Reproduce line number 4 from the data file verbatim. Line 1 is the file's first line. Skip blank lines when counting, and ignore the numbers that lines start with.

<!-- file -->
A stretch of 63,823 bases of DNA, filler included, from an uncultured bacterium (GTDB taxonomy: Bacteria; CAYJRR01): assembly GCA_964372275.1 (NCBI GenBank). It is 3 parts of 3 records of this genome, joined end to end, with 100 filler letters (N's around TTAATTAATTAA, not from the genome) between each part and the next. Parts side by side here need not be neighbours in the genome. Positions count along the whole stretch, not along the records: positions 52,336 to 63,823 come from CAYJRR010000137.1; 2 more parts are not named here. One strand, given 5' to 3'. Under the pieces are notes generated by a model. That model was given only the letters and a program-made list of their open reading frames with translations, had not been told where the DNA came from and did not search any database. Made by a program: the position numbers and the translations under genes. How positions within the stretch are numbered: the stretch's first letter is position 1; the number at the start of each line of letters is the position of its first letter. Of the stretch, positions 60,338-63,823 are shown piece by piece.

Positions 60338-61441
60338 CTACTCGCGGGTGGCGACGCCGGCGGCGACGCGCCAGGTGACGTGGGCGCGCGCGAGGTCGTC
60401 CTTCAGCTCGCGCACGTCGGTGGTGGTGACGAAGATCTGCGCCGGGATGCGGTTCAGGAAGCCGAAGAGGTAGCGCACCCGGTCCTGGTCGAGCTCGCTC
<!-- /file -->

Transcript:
60401 CTTCAGCTCGCGCACGTCGGTGGTGGTGACGAAGATCTGCGCCGGGATGCGGTTCAGGAAGCCGAAGAGGTAGCGCACCCGGTCCTGGTCGAGCTCGCTC